On the first anniversary of his imprisonment, Bill Cosby received a visit from Dr. Benjamin F. Chavis, Jr., the renown civil rights leader and lead-member of the famed political prisoner group known as the Wilmington Ten.
Chavis, who is the president/CEO of the National Newspaper Publishers Association, the trade organization that represents the Black Press of America, joined Cosby’s longtime crisis manager Andrew Wyatt for a visit with Cosby.
It was Chavis’ third visit with the fallen icon, who has refused to meet or speak with representatives from any other news organization.
The meeting took place at the request of Cosby, who in 2018, received a three-to-10-year prison sentence following his conviction on charges of aggravated indecent assault.
“We saw a strong Bill Cosby today,” Chavis said.
During the visit, Chavis said he prayed with Cosby and discussed a range of topics from health and family, to his conviction and the pending appeal.
While Chavis said details of what he and Cosby discussed are personal, the visit reminded him of the near decade he and the other members of the Wilmington Ten spent behind bars.
“The conditions inside all prisons in America are architecturally designed and standardly built to breakdown and suppress the spirit and emotions of those in prison,” Chavis said.
SCI-Phoenix stands behind what Chavis called internationally outlawed, life-threatening razor-sharp barbed wire fences that are fortified by 20-foot electrified concrete walls.
The jail contains 9’x5’ solid steel cages.
Asked why it was important that he visit Cosby, Chavis said the issue is more significant than Cosby.
“The Black Press of America maintains a proud tradition of not only exposing the various injustices that are done to Black America but also it is our tradition to be an advocate for those who have been unjustly labeled as outcasts,” Chavis said.
During the visit, Wyatt and Cosby both praised the Black Press for its coverage of Cosby’s trials.
“Mr. Cosby said that he appreciates that the Black Press was the only African American media at both trials every single day,” Wyatt said.
“Mr. Cosby never asked for favors, and he only asked that the media would treat him fairly and look at the facts. Thanks to Dr. Chavis who sent his reporter there, Mr. Cosby remains grateful to the Black Press for its fairness,” Wyatt said.
Chavis has long held an interest in the Cosby case.
As a civil rights activist, Chavis was concerned about numerous unconstitutional rulings by the trial judge in the case.
Further, tactics used by prosecutors during jury selection, opening and closing statements, and throughout the trial proved troublesome for most courtroom observers.
Before the start of the second trial last year, one juror who’d just been selected to serve on the panel told other potential jurors: “We can all go home, he’s guilty.”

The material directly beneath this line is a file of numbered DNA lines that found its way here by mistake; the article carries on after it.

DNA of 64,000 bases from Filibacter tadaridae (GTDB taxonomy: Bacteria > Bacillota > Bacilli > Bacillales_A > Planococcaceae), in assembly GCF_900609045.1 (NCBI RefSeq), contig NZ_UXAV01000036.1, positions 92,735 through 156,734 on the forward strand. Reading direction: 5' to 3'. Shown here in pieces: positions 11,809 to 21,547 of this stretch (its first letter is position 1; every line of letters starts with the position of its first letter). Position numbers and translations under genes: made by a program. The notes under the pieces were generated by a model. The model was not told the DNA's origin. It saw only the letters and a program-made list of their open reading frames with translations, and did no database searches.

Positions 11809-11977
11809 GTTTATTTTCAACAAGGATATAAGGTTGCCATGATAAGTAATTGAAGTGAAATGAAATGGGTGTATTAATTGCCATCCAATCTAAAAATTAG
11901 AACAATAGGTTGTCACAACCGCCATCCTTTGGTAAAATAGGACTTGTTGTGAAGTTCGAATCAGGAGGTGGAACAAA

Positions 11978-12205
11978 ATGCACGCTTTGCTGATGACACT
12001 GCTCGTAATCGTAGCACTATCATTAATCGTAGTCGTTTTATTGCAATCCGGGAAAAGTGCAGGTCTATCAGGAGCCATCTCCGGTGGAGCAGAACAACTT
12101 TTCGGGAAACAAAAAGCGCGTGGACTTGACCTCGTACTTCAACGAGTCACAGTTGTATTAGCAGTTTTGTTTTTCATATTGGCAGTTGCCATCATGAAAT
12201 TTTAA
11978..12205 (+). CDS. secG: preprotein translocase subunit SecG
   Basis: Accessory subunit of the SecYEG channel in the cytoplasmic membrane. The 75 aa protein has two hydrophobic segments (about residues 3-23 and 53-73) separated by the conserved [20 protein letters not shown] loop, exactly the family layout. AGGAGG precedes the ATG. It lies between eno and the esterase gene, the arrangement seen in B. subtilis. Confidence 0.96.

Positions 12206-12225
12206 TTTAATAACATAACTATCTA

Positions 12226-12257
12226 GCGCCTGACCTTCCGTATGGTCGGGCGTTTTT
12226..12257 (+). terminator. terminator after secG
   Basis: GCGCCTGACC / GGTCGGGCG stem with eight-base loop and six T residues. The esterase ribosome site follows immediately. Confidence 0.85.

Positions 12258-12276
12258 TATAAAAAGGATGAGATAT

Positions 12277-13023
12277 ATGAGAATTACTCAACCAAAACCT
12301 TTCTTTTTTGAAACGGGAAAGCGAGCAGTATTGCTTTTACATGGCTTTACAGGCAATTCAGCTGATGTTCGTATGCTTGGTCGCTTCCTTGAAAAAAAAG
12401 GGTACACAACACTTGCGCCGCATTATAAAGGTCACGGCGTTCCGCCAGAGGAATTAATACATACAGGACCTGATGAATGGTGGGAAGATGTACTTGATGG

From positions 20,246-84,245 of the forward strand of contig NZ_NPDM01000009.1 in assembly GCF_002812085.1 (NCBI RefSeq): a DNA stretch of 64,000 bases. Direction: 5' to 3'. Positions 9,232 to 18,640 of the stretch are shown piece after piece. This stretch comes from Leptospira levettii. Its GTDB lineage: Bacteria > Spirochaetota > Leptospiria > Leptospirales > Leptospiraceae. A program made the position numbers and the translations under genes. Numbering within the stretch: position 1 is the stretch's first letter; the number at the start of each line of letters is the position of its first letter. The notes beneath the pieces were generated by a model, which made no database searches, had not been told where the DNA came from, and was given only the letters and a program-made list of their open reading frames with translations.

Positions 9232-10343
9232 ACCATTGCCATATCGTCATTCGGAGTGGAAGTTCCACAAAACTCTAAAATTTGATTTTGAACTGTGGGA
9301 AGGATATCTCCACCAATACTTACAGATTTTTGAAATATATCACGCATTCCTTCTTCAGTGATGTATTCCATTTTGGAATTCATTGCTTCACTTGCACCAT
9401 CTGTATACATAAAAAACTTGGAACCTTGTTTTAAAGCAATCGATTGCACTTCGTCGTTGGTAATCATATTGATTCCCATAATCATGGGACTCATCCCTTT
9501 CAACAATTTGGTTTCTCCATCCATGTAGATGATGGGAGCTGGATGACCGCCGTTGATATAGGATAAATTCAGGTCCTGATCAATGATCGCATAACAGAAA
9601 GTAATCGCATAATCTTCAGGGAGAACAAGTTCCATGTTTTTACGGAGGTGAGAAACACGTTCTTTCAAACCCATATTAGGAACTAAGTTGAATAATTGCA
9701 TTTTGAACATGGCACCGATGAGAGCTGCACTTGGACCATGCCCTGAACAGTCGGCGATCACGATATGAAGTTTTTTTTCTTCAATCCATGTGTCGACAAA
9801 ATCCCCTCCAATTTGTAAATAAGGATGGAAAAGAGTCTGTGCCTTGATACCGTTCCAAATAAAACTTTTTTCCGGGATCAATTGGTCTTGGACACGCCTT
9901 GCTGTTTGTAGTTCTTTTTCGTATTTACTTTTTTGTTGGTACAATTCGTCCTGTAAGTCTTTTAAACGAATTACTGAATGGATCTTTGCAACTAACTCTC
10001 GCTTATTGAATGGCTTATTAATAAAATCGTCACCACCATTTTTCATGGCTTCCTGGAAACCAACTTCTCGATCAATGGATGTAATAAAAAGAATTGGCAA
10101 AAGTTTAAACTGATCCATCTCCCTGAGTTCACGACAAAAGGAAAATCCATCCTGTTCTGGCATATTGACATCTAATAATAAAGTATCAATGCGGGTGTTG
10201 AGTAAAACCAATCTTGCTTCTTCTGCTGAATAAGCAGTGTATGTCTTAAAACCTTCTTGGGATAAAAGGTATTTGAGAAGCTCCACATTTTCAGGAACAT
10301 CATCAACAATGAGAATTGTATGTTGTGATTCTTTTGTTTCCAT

That should have disqualified the juror, but the trial Judge Steven T. O’Neill rejected defense arguments to remove him.
Another juror admitted that she was friends and neighbors with the court reporter, who serves as an employee to the judge. O’Neill refused to recuse that juror.
One other juror said he had a “personal relationship” with one of the detectives who investigated Cosby, and he too remained on the panel despite defense objections.
Additionally, Assistant District Attorney Stuart Ryan shouted out in court that he was “tired of this Black s..t,” which set the tone for the racially charged trial.
Ryan’s colleague, Kristen Feden, also lashed out at Cosby’s team during jury selection.
Feden said the Cosby team already had their token Black juror.
“They already have their one. What more do they want,” Feden said within earshot of the judge, lawyers, and media.
Chavis noted that mainstream media’s coverage of the trial lacked facts, and the racially and politically charged atmosphere inside and around the Pennsylvania courthouse may have deprived Cosby of a fair trial.
Cosby is appealing his three-to-10-year prison sentence.
He’s currently awaiting a ruling from the state Superior Court, which heard oral arguments from Cosby’s attorneys, prosecutors, and the state attorney general in August.
Meanwhile, Chavis said Cosby is using his time in prison to help others.
“As the Wilmington Ten discovered, Bill Cosby is not serving time. He is making time serve the liberation of the minds and consciousness of his fellow inmates through mentorship, spiritual, personal, and collective development sessions,” Chavis said.
“His spirit, mind, body, and soul are strong and getting stronger each day. The fact that he is blind has not handicapped him or prevented him from maintaining his integrity, self-worth, value, and intellectual genius.”
When asked what makes Cosby a political prisoner, Chavis said the answer is similar to what caused the Wilmington Ten political prisoners.
“The systematic injustice of his racially-motivated and orchestrated charges, trials, conviction, and imprisonment pending his appeal,” Chavis said.
“I know this from firsthand experience with the unjust incarceration of the Wilmington Ten political prisoner group in North Carolina during the 1970s,” Chavis continued.
“The Wilmington Ten were officially declared political prisoners by Amnesty International and by the United Nations. The Pennsylvania prison that Bill Cosby is now unjustly imprisoned exemplifies the prisons that are designed to break the spirit of those in there,” Chavis said. “It is important for Black America to know that mass incarceration is not the end. Bill Cosby is showing that you can promote personal and collaborative transformation inter-generationally.”